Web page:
Fish, K.D., Sauther, M.L., Loudon, J.E. & Cuozzo, F.P. (2007). Coprophagy by wild ring-tailed lemurs (Lemur catta) in human-disturbed locations adjacent to the Beza Mahafaly Special Reserve, Madagascar. — Am. J. Primatol. 69: 713-718.

Garner, C.E., Smith, S., de Lacy Costello, B., White, P., Spencer, R., Probert, C.S.J. & Ratcliffe, N.M. (2007). Volatile organic compounds from feces and their potential for diagnosis of gastrointestinal disease. — FASEB J. 21: 1675-1688.

Gemmill, A. & Gould, L. (2008). Microhabitat variation and its effects on dietary composition and intragroup feeding interactions between adult female Lemur catta during the dry season at Beza Mahafaly Special Reserve, southwestern Madagascar. — Int. J. Primatol. 29: 1511-1533.

Goodman, S.M. & Bensted, J.P. (eds) (2007). The natural history of Madagascar. — University of Chicago Press, Chicago, IL.

Harcourt, A.H. & Stewart, K.J. (1978). Coprophagy by wild mountain gorilla. — Afr. J. Ecol. 16: 223-225.

Hart, B.L. (1990). Behavioral adaptatons to pathogens and parasites: five strategies. — Neurosci. Biobehav. Rev. 14: 273-294.

Hart, B.L. (1992). Behavioral adaptations to parasites: an ethological approach. — J. Parasitol. 78: 256-265.

Hart, B.L. (1994). Behavioural defense against parasites: interaction with parasite invasiveness. — Parasitology 109: S139-S151.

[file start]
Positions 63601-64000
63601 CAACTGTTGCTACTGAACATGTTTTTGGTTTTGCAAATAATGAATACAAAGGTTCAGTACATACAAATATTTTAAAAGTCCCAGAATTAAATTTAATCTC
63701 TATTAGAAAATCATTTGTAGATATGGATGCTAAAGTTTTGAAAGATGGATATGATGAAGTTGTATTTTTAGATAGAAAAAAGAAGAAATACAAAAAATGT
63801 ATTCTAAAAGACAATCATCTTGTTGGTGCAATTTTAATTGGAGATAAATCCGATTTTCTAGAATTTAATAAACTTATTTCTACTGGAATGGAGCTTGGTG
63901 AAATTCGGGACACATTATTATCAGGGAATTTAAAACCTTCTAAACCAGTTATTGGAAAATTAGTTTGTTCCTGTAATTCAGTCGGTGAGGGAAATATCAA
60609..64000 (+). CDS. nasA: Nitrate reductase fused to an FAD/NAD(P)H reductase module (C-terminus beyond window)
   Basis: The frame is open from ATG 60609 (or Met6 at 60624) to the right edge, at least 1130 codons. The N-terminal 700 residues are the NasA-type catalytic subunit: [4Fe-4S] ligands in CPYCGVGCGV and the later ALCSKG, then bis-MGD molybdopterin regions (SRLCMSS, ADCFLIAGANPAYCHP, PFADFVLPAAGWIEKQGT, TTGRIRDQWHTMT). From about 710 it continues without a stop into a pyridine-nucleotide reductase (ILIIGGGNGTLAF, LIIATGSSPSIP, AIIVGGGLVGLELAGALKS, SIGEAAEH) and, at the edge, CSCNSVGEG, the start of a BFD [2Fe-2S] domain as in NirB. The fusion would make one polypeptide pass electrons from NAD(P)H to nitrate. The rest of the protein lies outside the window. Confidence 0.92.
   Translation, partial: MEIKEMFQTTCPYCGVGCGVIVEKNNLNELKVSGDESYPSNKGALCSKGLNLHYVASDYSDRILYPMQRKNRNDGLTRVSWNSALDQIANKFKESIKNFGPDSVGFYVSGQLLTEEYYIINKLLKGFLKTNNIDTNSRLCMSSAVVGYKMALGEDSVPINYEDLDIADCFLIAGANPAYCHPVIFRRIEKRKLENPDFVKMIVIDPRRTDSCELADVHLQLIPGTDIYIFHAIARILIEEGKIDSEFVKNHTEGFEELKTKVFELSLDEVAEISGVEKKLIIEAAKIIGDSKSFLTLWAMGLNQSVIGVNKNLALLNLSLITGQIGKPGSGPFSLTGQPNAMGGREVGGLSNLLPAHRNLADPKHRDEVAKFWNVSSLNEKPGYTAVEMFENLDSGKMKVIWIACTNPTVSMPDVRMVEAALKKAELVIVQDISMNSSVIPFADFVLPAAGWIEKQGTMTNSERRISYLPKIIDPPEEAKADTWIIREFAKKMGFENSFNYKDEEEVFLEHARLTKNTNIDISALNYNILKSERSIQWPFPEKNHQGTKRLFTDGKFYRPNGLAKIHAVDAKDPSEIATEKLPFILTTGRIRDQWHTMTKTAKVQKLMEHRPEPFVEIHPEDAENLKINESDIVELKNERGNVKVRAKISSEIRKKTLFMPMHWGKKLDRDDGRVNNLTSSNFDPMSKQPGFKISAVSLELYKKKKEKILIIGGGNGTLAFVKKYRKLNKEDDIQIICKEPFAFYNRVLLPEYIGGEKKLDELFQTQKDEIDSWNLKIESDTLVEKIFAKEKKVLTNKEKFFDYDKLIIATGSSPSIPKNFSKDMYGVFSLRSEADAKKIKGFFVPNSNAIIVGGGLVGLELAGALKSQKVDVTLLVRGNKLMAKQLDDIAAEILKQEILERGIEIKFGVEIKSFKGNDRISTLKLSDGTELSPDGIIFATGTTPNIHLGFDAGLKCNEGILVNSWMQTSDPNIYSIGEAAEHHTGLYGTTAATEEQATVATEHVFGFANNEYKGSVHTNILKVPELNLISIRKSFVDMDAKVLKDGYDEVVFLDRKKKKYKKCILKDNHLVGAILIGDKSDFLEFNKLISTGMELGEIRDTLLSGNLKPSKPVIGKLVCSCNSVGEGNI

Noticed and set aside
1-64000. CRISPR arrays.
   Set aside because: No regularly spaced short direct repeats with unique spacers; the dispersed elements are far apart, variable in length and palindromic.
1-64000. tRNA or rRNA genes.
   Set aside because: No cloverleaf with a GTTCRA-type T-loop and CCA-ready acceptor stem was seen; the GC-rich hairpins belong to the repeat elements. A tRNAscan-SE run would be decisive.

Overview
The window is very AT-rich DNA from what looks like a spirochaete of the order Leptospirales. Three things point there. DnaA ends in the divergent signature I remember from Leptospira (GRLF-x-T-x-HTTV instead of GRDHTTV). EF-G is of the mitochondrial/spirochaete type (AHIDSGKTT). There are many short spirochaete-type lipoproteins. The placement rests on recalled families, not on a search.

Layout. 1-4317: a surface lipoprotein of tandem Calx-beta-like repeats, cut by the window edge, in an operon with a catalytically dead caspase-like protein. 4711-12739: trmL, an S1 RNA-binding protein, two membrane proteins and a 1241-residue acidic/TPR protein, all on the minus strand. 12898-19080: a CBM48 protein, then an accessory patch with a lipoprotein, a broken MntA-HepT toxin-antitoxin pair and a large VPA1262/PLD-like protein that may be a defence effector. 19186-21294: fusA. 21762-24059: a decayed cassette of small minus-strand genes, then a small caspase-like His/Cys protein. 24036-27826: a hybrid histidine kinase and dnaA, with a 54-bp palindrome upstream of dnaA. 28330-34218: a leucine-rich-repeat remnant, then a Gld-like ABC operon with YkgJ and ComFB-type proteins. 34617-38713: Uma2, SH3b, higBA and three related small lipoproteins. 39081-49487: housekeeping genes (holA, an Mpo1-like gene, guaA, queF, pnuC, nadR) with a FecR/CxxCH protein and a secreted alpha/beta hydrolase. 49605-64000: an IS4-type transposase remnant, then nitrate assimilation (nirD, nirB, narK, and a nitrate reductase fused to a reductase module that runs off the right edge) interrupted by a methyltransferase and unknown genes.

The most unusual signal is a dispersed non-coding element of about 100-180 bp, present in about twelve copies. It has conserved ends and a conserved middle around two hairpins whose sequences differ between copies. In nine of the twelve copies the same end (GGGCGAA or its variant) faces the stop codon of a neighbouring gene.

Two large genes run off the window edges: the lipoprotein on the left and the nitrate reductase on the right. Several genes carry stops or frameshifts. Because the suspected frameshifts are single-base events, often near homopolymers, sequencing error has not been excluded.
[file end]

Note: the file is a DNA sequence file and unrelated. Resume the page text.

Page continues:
Hart, B.L. (2011). Behavioural defences in animals against pathogens and parasites: parallels with the pillars of medicine in humans. — Philos. Trans. Roy. Soc. B: Biol. Sci. 366: 3406-3417.

Hausfater, G. & Meade, B.J. (1982). Alternation of sleeping groves by yellow baboons (Papio cynocephalus) as a strategy for parasite avoidance. — Primates 23: 287-297.

Hirakawa, H.I.R. (2001). Coprophagy in leporids and other mammalian herbivores. — Mammal Rev. 31: 61-80.

Hladik, C.M., Charles-Dominique, P., Valdebouze, P., Delort-Laval, J. & Flanzy, J. (1971). Caecotrophy in a phyllophagous primate of the genus Lepilemur and correlations with the peculiarities of its digestive system. — C. R. Acad. Sci. Hebd. Seances. Acad. Sci. D 272: 3191-3194.

Hook, M.A., Lambeth, S.P., Perlman, J.E., Stavisky, R., Bloomsmith, M.A. & Schapiro, S.J. (2002). Inter-group variation in abnormal behavior in chimpanzees (Pan troglodytes) and rhesus macaques (Macaca mulatta). — Appl. Anim. Behav. Sci. 76: 165-176.

Hopper, L.M., Freeman, H.D. & Ross, S.R. (2016). Reconsidering coprophagy as an indicator of negative welfare for captive chimpanzees. — Appl. Anim. Behav. Sci. 176: 112-119.